3. Magnetic bead extraction
Another kit-based strategy for nucleic acid isolation over a range of throughput needs is magnetic particle extraction. This strategy uses beads with a paramagnetic core coated with a matrix of silica, most commonly for binding nucleic acids. The magnetic beads can be rapidly collected in proximity to an external magnetic field and the magnetic collection and re-suspension steps are quick and easy to perform. Thus, this is the ideal nucleic acid isolation method for automated protocols. Furthermore, the absence of a filter eliminates concern for clogging and there is no organic solvent hazardous waste. The downside is that viscous samples can impede migration of magnetic beads, and users must be cautious not to contaminate samples with residual magnetic beads.
There are a number of commercially available platforms for magnetic bead methods. The Roche MagNA Pure Compact System is an automated benchtop instrument ideal for low- to medium-sample throughput, processing one to eight samples per run. For higher throughput workflows, the MagNA Pure LC 2.0 tabletop instrument uses an automated robotic system to process up to 32 samples per run in as little as one hour. For the utmost in automated workflow efficiency, the Roche MagNA Pure 96 System can process up to 96 samples with a wide range of starting material in less than one hour. The use of barcoded trays with pre-filled and ready-to-use reagents ensures high reproducibility and accuracy, while the resulting high-quality nucleic acids are ideal for a variety of NGS applications.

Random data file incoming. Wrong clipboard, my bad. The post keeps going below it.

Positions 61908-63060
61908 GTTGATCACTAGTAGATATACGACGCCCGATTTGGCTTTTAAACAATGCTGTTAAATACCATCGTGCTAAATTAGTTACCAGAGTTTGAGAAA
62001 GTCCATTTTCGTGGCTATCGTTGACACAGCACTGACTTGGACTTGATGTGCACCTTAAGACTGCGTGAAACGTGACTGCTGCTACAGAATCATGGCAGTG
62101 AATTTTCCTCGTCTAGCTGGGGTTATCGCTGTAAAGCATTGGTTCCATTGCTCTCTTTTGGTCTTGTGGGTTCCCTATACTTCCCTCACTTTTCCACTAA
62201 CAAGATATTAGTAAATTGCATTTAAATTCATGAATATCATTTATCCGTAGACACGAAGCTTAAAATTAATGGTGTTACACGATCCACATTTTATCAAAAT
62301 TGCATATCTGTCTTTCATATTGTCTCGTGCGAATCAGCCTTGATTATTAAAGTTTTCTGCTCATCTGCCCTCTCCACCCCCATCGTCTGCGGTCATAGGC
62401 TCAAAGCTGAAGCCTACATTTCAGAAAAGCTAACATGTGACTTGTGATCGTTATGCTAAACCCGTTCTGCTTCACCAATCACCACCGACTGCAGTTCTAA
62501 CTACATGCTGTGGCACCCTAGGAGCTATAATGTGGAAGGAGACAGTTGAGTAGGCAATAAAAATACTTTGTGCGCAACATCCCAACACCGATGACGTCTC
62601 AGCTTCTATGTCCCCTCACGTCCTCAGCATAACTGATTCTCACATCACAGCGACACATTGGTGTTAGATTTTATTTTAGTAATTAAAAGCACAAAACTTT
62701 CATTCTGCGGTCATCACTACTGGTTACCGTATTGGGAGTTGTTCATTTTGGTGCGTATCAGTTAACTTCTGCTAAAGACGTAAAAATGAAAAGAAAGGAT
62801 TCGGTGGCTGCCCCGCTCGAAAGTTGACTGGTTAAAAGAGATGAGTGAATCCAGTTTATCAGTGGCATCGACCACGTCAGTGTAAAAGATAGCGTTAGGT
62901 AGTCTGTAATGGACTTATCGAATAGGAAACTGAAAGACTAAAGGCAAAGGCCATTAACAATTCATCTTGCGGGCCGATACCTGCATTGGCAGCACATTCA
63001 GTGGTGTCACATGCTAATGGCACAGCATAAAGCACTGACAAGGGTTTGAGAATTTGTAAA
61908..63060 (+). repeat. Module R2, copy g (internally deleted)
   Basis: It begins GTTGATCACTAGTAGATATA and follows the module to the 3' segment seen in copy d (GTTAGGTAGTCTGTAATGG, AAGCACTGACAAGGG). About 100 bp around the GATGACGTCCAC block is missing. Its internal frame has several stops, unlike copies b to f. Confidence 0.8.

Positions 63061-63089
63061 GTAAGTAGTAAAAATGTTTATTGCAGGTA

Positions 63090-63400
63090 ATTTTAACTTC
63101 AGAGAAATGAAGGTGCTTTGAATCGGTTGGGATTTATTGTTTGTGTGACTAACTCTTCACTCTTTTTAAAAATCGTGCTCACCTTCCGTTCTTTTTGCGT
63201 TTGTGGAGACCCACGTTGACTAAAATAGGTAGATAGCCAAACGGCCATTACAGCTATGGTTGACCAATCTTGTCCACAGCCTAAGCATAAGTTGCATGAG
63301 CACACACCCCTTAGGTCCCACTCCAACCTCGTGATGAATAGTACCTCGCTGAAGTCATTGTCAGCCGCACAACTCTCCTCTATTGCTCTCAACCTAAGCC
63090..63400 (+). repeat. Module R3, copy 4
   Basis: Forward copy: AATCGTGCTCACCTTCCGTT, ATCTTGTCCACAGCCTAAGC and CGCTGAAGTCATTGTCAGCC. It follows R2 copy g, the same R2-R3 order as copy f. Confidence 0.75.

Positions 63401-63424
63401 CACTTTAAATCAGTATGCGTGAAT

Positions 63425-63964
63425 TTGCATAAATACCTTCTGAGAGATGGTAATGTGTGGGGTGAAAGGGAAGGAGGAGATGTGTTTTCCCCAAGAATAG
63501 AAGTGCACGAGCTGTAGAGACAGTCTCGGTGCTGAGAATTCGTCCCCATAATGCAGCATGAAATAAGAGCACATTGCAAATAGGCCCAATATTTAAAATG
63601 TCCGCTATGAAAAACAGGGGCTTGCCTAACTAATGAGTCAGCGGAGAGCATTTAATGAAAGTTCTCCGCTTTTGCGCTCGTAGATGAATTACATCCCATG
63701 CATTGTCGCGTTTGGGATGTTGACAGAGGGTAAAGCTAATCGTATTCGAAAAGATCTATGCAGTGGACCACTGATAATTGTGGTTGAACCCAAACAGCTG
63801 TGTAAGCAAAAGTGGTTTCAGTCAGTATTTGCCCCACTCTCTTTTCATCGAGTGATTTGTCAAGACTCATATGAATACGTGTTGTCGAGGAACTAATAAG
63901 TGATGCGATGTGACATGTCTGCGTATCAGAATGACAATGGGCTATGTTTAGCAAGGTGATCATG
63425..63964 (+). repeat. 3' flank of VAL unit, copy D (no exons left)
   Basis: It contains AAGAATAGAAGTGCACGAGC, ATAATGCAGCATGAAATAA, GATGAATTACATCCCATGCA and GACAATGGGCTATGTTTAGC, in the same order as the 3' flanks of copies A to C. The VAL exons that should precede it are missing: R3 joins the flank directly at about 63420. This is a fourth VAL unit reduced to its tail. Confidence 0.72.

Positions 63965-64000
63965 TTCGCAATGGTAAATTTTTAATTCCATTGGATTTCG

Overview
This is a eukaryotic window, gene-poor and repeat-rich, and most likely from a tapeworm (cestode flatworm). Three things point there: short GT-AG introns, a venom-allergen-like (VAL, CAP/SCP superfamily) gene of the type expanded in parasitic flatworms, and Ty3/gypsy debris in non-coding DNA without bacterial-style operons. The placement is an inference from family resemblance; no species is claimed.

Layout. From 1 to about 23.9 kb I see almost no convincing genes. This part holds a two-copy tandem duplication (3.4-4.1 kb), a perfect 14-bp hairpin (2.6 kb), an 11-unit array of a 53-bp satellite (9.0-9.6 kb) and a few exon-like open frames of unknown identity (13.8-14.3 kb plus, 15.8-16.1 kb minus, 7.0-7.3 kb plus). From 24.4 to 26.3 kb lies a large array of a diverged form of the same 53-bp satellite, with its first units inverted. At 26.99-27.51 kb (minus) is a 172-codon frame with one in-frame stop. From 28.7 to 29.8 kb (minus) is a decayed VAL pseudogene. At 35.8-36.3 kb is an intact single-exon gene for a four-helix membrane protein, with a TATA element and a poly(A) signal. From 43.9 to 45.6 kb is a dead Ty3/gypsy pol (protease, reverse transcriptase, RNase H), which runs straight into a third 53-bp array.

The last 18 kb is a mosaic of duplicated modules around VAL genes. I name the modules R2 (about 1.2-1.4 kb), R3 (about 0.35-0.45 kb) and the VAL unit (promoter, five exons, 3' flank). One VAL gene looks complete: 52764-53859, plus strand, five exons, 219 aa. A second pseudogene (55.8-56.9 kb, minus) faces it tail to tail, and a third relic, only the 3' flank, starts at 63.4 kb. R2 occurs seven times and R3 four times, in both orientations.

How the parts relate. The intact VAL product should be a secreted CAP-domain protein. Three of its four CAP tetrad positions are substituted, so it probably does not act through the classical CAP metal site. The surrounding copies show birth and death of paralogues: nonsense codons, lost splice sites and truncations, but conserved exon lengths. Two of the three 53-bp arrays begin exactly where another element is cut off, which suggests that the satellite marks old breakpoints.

Types of starting materials
In regards to your starting material, there are two very important factors to consider for your NGS workflow. Namely, you must take into account the type of nucleic acid to be isolated and the material from which you are extracting it. Depending on these variables, there are multiple kit-based systems available for purification.
There are Roche High Pure spin column and MagNA Pure magnetic bead isolation kits available for a broad range of starting materials, such as: mammalian cells and tissues. including human blood plasma or serum; ethanol preserved tissues; formalin-fixed, paraffin-embedded (FFPE) tissues; bacteria; yeast; fungal cells and even viruses.
Whether you choose organic, spin column or magnetic extraction, it is critical to perform appropriate quality control measures to assess the quantity and purity of your extraction and to evaluate for any degradation or contamination prior to NGS.
One approach is to utilize a NanoDrop spectrophotometer and a 0.7 percent agarose gel. Ideally, you should obtain a single 260 nm absorbance peak, a 260/280 absorbance ratio of 1.8-2.0, and minimal shearing or contamination. Alternatively, the Qubit Fluorometer quantifies DNA while the ThermoFisher Ion Sphere™ Quality Control Kit can assess particle quality. Moreover, when purifying RNA, quality can be assessed by determining an RNA integrity or RIN score ranging from zero to 10, using the Agilent 2100 Bioanalyzer to obtain quality information about your RNA sample. But no matter the method, it is essential that your DNA/RNA samples pass appropriate quality assurance metrics before proceeding to NGS.